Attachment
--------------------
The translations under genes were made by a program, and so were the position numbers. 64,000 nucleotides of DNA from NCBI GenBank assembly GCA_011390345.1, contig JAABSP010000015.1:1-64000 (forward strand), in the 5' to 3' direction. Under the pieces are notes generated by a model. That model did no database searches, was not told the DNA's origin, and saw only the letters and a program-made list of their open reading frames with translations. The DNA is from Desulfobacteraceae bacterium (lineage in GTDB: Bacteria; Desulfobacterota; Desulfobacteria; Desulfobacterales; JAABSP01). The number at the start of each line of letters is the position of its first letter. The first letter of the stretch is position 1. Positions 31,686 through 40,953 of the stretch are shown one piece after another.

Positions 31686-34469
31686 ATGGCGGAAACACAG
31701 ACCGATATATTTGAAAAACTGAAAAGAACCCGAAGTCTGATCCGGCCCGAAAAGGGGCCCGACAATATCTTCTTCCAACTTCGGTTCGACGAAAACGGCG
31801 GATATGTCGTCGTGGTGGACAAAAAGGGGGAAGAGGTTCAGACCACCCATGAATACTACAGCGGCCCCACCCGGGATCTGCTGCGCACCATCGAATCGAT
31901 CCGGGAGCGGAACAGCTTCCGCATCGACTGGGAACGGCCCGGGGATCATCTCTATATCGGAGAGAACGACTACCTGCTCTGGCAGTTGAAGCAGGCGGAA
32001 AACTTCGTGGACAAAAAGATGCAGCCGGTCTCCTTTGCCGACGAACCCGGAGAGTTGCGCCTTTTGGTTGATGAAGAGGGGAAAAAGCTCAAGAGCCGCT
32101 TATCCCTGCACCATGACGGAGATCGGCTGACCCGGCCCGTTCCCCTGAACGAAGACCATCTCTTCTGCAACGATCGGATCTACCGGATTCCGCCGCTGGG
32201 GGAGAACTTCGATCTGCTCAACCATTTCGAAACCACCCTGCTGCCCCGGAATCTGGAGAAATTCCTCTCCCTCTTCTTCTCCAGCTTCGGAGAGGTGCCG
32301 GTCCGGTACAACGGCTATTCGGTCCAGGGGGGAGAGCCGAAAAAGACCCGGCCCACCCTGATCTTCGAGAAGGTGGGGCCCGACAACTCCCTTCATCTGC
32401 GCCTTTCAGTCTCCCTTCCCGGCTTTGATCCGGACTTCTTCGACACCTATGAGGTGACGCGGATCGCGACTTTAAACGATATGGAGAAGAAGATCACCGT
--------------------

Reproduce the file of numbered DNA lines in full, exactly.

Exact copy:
The translations under genes were made by a program, and so were the position numbers. 64,000 nucleotides of DNA from NCBI GenBank assembly GCA_011390345.1, contig JAABSP010000015.1:1-64000 (forward strand), in the 5' to 3' direction. Under the pieces are notes generated by a model. That model did no database searches, was not told the DNA's origin, and saw only the letters and a program-made list of their open reading frames with translations. The DNA is from Desulfobacteraceae bacterium (lineage in GTDB: Bacteria; Desulfobacterota; Desulfobacteria; Desulfobacterales; JAABSP01). The number at the start of each line of letters is the position of its first letter. The first letter of the stretch is position 1. Positions 31,686 through 40,953 of the stretch are shown one piece after another.

Positions 31686-34469
31686 ATGGCGGAAACACAG
31701 ACCGATATATTTGAAAAACTGAAAAGAACCCGAAGTCTGATCCGGCCCGAAAAGGGGCCCGACAATATCTTCTTCCAACTTCGGTTCGACGAAAACGGCG
31801 GATATGTCGTCGTGGTGGACAAAAAGGGGGAAGAGGTTCAGACCACCCATGAATACTACAGCGGCCCCACCCGGGATCTGCTGCGCACCATCGAATCGAT
31901 CCGGGAGCGGAACAGCTTCCGCATCGACTGGGAACGGCCCGGGGATCATCTCTATATCGGAGAGAACGACTACCTGCTCTGGCAGTTGAAGCAGGCGGAA
32001 AACTTCGTGGACAAAAAGATGCAGCCGGTCTCCTTTGCCGACGAACCCGGAGAGTTGCGCCTTTTGGTTGATGAAGAGGGGAAAAAGCTCAAGAGCCGCT
32101 TATCCCTGCACCATGACGGAGATCGGCTGACCCGGCCCGTTCCCCTGAACGAAGACCATCTCTTCTGCAACGATCGGATCTACCGGATTCCGCCGCTGGG
32201 GGAGAACTTCGATCTGCTCAACCATTTCGAAACCACCCTGCTGCCCCGGAATCTGGAGAAATTCCTCTCCCTCTTCTTCTCCAGCTTCGGAGAGGTGCCG
32301 GTCCGGTACAACGGCTATTCGGTCCAGGGGGGAGAGCCGAAAAAGACCCGGCCCACCCTGATCTTCGAGAAGGTGGGGCCCGACAACTCCCTTCATCTGC
32401 GCCTTTCAGTCTCCCTTCCCGGCTTTGATCCGGACTTCTTCGACACCTATGAGGTGACGCGGATCGCGACTTTAAACGATATGGAGAAGAAGATCACCGT